Tuesday, March 15, 2005

Explosive Decompression

On the radio this morning (KVI, conservative talk radio [now defunct]), Andrew Napolitano was filling in for Tony Snow.  And he was (almost) arguing in favor of allowing guns on planes.

Actually, what he said was this (not an exact quote, but damn close):
If the passengers on those planes had had… had been able to exercise their Second Amendment Rights, then September 11 would never have happened.
(Note that almost said “had had guns” or something similar, and then backtracked to the PC and gun-absent phrase about the Second Amendment.  He said this same phrase at least twice during the broadcast, which tells me that it was a very intentional phrasing, not an “Oops, almost said something on air that I shouldn’t” accident.  It gives him plausible deniability: he didn’t actually advocate for guns on planes, and he can’t help it if people mistakenly think he said that he did.)

You’ve got to be kidding me.  Anyone out there actually want other passengers to be able to bring handguns on airplanes?  Picture the scene: unruly passenger has had one too many — maybe even before getting on board — and the flight attendant won’t serve him, so he pulls out a gun and demands another little bottle of vodka.  Or a little bit of “air rage”: one passenger takes the last overhead space, so the next guy’s bag will have to be checked, so he gets angry and shoots the guy.  Or a kid pulls out his mother’s gun in the middle of the flight to play with it, and it goes off… and blows a hole in the side of the plane, 30,000 feet over Wichita.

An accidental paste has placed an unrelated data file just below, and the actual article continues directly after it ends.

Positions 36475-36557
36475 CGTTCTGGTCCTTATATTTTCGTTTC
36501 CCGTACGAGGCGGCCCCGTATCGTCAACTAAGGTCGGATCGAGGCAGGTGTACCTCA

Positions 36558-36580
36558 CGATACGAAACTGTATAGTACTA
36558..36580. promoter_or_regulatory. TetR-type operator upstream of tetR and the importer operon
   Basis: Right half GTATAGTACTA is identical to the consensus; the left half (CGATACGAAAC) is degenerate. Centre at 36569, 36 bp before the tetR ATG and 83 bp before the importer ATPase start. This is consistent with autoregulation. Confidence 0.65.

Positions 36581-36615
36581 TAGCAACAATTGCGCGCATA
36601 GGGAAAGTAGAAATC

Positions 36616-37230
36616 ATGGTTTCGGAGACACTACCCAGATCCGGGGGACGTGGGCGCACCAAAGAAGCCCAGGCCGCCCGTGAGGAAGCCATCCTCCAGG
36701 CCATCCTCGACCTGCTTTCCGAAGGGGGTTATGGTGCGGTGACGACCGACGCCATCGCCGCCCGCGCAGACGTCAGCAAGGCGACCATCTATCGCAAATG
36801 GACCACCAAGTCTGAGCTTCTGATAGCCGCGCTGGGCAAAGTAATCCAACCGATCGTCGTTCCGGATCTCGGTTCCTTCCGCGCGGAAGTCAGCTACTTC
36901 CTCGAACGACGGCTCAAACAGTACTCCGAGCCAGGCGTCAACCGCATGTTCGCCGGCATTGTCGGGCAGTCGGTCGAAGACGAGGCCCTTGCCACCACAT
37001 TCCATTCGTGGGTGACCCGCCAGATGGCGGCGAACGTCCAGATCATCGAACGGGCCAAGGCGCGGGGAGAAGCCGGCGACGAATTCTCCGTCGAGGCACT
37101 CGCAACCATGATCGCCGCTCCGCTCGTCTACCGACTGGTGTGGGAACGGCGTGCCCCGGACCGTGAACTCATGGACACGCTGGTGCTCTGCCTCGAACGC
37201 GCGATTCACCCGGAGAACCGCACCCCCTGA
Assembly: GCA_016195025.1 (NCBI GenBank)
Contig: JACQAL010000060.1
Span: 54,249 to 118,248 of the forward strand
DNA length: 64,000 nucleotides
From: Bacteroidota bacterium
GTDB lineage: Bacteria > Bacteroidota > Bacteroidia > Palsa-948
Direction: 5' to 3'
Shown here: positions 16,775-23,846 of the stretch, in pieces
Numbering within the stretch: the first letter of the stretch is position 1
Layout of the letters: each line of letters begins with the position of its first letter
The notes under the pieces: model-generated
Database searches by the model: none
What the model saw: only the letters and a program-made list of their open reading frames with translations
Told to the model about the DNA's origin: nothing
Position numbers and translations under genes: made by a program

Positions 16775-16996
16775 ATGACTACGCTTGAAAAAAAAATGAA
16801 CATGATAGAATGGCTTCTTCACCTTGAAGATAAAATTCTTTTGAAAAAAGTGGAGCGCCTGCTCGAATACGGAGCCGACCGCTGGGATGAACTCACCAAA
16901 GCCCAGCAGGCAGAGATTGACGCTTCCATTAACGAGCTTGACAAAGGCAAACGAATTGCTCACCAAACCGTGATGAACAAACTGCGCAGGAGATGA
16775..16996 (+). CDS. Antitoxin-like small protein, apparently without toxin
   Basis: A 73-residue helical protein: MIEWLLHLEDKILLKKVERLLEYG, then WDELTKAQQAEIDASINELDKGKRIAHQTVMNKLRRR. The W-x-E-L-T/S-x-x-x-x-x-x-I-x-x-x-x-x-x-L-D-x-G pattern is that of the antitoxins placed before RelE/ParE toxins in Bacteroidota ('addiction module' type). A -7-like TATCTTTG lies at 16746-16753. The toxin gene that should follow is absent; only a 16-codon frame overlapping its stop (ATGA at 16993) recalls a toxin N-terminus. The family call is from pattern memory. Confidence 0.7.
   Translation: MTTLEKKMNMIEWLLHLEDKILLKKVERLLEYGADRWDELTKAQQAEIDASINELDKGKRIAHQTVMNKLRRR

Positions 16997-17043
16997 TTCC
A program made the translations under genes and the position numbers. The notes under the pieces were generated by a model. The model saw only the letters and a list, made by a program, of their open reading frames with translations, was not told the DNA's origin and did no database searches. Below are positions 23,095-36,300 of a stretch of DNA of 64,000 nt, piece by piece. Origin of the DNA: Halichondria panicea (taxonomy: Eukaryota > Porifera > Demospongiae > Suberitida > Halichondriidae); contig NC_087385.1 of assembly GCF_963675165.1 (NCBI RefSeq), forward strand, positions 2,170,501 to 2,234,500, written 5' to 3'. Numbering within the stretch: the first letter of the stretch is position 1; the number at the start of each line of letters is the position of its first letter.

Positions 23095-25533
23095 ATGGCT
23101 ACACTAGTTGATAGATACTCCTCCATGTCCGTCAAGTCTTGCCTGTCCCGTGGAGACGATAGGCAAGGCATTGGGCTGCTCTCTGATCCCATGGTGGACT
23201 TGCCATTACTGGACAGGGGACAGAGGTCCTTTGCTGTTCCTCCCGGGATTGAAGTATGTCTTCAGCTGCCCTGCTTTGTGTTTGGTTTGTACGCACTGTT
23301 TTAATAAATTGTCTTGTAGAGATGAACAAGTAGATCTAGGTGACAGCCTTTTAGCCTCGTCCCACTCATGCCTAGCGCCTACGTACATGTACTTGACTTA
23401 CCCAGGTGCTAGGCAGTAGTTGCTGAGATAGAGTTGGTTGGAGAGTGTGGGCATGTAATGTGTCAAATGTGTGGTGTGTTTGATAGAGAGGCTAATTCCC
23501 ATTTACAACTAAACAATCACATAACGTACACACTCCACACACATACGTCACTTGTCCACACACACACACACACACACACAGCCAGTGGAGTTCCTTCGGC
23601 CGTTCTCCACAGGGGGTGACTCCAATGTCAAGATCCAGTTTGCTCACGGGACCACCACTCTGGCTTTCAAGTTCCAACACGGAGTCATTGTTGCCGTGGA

To be sure, there are cases where our freedoms have been impinged or taken away by overly aggressive laws and politicians unwilling to defend them.  But this ain’t one.  No way do I want anyone — perhaps including an undercover Air Marshall — having a gun on a flight that I’m on.  Boxcutters be damned: if someone had had a gun on one of those 9/11 flights, and had used it, it might well have ripped through the cockpit door and hit the pilot, crashing the plane in the process.  (And then where would be be?  With an airliner crashed into a skyscraper, that’s where.)

Updated on October 5, 2011

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